Monday, July 21, 2008

Batman is a neocon

The folly of the war in Iraq has been a defining theorem in Hollywood for the past few years, and the tenor of conservative complaint has become more frenzied as the movies have become more blatantly political and infuriating. One after another the dramas arrive, all bravely asserting exactly the same thing: Americans are epic bumblers with a corrupt and moronic leadership, and a security apparatus populated with bullies and monsters. Some, such as the Jason Bourne movies, have done very well. More—and specifically those that have portrayed US fighting men and women as rapists, murderers, cowards and dupes—have failed. They have failed so utterly that only the bright burning certainty of righteousness on the part of an influential segment of the American movie industry could explain why they continue to go into production in the face of massive indifference if not hostility of audiences.

Never let it be said members of the ideological left in Hollywood are without principles. They back their shuddering discomfort with the United States and its defenders with their sweat and toil, reputations, and many millions of dollars. But as it turns out, defeatism and national chagrin aren’t so terribly popular in America or abroad. Conservative critics have spent a lot of time decrying, with justification, the anti-American movies and pleading for tales that address contemporary struggles in a dramatic, or even heroic manner.

The truth is, they are. Some of the most successful movies of the past few years have embodied values and themes that conservatives—though not only conservatives, of course—embrace. The trouble is, those themes are embedded in fantasy and horror movies that more often than not evade serious critical scrutiny. A few examples:

A call to the “men of the west” to defend their civilization, the “good in the world…that’s worth fighting for” is from the Lord of the Rings movies.

The revelation that, stripped of his uniform, the hero that stands between order and chaos is an unassuming young man is from Spiderman 2.

The most vigorous defense of exceptionalism (and how it might be crushed by political correctness, envy, and legal maneuvering) is found in The Incredibles.

The threat of rage infected fanatics overrunning England and Europe is explored in 28 Weeks Later. That movie also showed the American led NATO forces as brave and principled, and demonstrated the vital importance of suppressing facile compassion and following the rules.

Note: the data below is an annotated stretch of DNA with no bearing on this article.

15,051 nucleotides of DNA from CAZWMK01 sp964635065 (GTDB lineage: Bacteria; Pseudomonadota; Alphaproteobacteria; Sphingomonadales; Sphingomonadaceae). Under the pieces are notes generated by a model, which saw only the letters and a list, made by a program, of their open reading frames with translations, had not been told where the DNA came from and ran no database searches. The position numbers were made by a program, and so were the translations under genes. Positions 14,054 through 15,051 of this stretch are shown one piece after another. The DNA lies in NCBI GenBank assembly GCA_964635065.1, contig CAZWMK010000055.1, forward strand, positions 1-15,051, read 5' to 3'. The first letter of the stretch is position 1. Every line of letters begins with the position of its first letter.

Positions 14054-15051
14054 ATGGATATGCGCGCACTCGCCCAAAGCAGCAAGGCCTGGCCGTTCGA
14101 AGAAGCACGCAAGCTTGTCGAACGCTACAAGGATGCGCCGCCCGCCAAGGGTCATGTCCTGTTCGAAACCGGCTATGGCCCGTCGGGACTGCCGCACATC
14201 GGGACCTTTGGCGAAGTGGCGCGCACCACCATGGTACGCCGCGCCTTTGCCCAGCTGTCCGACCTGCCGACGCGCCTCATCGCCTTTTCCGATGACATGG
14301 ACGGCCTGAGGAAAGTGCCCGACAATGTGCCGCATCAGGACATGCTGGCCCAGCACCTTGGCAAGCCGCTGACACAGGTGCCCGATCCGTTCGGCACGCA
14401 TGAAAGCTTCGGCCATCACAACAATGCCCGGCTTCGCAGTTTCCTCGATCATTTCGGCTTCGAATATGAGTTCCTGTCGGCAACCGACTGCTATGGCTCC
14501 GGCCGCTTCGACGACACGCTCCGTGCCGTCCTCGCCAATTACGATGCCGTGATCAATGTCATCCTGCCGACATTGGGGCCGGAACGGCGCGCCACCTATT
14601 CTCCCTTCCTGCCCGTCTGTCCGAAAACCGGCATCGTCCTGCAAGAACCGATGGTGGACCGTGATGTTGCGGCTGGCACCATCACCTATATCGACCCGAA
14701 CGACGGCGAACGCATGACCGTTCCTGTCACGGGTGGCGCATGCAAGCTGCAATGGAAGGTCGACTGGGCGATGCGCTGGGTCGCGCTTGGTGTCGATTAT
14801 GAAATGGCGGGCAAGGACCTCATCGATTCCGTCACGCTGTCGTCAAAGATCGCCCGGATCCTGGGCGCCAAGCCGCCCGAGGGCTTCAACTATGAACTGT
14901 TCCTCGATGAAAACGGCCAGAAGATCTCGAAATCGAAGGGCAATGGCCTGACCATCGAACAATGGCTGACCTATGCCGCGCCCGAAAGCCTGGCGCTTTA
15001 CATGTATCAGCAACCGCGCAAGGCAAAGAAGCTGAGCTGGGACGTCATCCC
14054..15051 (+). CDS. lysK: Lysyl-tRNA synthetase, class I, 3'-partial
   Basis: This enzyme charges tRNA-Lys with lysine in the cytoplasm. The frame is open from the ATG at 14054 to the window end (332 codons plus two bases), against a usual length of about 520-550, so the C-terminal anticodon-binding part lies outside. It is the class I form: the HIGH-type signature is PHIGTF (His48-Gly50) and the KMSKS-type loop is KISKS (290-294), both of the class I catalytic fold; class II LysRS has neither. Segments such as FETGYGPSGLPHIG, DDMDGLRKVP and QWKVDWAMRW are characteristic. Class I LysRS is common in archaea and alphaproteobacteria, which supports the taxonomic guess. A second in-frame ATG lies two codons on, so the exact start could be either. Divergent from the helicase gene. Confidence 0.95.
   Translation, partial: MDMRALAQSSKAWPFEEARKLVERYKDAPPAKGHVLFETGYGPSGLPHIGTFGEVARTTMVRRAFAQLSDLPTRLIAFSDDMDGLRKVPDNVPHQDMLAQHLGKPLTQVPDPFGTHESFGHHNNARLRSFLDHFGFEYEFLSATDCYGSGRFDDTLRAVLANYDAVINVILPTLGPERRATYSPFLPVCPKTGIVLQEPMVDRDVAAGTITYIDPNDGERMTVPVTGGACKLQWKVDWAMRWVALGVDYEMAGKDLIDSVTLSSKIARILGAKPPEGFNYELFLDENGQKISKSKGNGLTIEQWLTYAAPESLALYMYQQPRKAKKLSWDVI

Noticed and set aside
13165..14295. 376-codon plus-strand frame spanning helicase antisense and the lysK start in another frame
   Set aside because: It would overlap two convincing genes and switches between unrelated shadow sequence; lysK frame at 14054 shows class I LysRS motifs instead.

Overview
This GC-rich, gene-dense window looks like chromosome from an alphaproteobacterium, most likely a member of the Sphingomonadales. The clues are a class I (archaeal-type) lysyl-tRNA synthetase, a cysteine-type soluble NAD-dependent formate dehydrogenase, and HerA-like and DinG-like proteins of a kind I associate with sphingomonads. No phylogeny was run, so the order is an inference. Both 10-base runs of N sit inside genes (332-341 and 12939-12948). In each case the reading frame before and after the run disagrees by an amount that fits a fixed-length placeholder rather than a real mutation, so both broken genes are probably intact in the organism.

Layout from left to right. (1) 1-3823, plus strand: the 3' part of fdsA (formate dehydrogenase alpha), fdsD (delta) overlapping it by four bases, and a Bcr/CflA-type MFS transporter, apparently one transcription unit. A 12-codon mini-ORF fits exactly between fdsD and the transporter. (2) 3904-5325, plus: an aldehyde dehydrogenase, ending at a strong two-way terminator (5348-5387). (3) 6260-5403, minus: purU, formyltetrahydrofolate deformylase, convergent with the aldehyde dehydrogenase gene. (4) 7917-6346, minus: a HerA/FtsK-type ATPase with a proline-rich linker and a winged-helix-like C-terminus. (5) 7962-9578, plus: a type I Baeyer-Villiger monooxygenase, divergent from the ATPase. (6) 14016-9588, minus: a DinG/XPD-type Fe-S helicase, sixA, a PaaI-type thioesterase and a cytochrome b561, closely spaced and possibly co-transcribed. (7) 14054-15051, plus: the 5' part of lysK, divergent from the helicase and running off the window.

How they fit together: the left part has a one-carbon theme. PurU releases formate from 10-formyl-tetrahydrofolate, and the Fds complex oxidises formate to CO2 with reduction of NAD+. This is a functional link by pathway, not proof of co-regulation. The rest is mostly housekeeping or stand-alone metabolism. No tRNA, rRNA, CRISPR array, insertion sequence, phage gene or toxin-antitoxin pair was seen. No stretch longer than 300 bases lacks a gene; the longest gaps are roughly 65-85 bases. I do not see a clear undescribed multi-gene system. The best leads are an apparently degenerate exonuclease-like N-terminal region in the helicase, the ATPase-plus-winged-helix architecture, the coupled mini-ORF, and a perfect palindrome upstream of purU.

The grandeur and sacrifice of protecting home and family is exemplified in 300; which though based on a historical event was filmed in a style that blended classical Greek art and modern comics.

Iron Man and Hancock both reform their dissolute ways dedicate themselves to protecting victims of crime and terror.

Indiana Jones and the Kingdom of the Crystal Skull resurrects the idea of a noble quest, and the quaint-yet-revolutionary-considering-the-source notion that communism is an all-consuming evil that in any form (human or alien) will destroy those who submit to it.

Of course, it’s not all confirmation of conservative ideas in the fantasy realm. Ghost movie Dark Water (directed by Walter Salles, whose previous effort was the Che hagiography Diarios de motocicleta) made the case for terrorist appeasement. In the latest incarnation of Invasion of the Body Snatchers, the assimilated become liberals and their return to individuality is met with the wistful regret of what might have been. George A. Romero has become objectively pro-zombie in his last couple of movies. But of the above, only Romero’s Land of the Dead was profitable, and his follow-up, Diary of the Dead, was a financial disaster.

A complete breakdown of blockbuster by ideology would be unwieldy, but let me focus on one in particular due to its boldness, its success, and the release of its sequel. I speak of the mighty Batman Begins.